“ASMR helps [some] feel more relaxed, less stressed, or helps them to fall asleep. Another significant percent…like to experience ASMR just because they enjoy it, not because it helps them in any way,” says Craig Richard, PhD, founder of ASMR University and professor of Biopharmaceutical Sciences at Shenandoah University’s School of Pharmacy in the US.
He is also the host of ASMR University Podcast and author of Brain Tingles.
“It’s the same reason that some people rely on white noise machines to destress and go to sleep,” says Judy Ho, PhD, a clinical psychologist in the US.
“It’s really about paying attention to sensory or auditory cues to distract yourself from negative thoughts or feelings.”
Some research shows that those who experience ASMR have significantly reduced heart rates while watching videos compared to people who do not experience ASMR. Stress is known to increase heart rate.
“Our studies show that ASMR videos do indeed have the relaxing effect anecdotally reported by experiencers—but only in people who experience the feeling,” says study author Giulia Poerio, PhD, of the University of Sheffield’s Department of Psychology in a news release.
In fact, the average reductions in heart rate experienced by our ASMR participants was comparable to other research findings reported in PLOS One on the physiological effects of stress-reduction techniques, such as music and mindfulness.
It either works for you or it doesn't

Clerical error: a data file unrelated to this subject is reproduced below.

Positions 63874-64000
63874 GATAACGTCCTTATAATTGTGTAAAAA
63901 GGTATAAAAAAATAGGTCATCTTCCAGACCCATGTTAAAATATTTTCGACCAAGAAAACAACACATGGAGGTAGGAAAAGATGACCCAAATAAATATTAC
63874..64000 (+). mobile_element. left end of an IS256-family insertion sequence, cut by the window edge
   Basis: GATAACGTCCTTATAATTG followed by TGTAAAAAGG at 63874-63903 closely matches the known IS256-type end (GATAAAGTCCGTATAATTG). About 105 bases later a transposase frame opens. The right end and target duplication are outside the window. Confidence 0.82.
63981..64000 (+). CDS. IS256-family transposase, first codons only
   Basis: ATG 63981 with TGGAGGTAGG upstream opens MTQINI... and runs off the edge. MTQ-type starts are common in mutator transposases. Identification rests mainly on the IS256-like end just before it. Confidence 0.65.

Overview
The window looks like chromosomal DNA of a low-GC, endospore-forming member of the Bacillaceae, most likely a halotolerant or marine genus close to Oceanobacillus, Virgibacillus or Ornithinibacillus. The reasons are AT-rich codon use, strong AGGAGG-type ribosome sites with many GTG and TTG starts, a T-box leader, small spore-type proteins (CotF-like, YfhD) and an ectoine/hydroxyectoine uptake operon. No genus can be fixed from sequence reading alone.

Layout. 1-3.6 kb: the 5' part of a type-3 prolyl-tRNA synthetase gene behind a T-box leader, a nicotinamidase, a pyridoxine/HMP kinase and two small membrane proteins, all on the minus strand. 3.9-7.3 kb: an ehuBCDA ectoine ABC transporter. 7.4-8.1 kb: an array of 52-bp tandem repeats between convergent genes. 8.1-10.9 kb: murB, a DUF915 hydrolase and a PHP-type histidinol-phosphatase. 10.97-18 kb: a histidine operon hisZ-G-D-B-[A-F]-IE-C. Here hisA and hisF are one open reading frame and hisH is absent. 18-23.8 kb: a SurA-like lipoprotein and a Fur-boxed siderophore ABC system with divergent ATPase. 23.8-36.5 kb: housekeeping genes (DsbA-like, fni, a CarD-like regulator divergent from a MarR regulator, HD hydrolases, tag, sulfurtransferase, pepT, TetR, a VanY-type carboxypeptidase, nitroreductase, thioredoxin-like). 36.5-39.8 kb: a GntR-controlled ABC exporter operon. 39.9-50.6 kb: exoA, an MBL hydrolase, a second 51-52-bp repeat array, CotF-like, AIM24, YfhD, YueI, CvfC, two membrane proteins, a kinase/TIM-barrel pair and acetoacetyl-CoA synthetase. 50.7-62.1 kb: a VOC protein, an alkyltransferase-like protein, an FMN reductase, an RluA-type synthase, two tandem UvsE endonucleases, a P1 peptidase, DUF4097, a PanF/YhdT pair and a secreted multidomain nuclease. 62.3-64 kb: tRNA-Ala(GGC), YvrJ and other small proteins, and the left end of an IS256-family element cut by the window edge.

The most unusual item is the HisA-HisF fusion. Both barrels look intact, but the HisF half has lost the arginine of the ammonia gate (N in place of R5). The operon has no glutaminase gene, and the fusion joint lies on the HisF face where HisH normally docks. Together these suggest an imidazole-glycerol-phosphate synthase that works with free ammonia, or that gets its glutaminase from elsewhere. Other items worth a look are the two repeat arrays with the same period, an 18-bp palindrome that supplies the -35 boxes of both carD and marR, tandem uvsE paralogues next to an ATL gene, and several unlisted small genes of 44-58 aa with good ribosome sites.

Not everyone gets brain tingles, and there is no precise data on how many people experience ASMR in response to triggers.
“It is not currently known why only some people experience ASMR. It could be due to increased sensitivity of specific brain pathways or to increased production of specific brain chemicals,” says Richard.
An ongoing survey of more than 25,000 participants from 100-plus countries confirmed that ASMR is a global occurrence and is experienced by individuals of all ages, regardless of race, religion, or ethnicity.
“This supports that ASMR is a biological response rather than a specific cultural phenomenon,” Richard says.
Research tells us that people who respond best to ASMR are open to new experiences, have lower levels of awareness (they’re less cautious or vigilant) and tend to be extroverted.
In addition, those with mild depression or “the blues” do better than those with more severe mood disorders, Ho says.
“It’s literally something that works for you or doesn’t,” Manon adds. But it’s not entirely risk-free:
“If a person relies on it as a substitute for therapy or medication to treat a psychiatric disorder, it could be dangerous,” Ho says.
Nonetheless, she clarifies, “If you respond to mindfulness, this can be another tool in your arsenal. It just shouldn’t be the only tool you rely on for depression, anxiety or other psychological disorders.”
Going forward, clinical studies that compare ASMR to currently used therapies for anxiety and insomnia may help shed some light on the phenomenon, Richard says.
“These studies would utilise standardised assessment tools and physiological measurements to provide a more accurate view of the effect of ASMR on specific conditions.”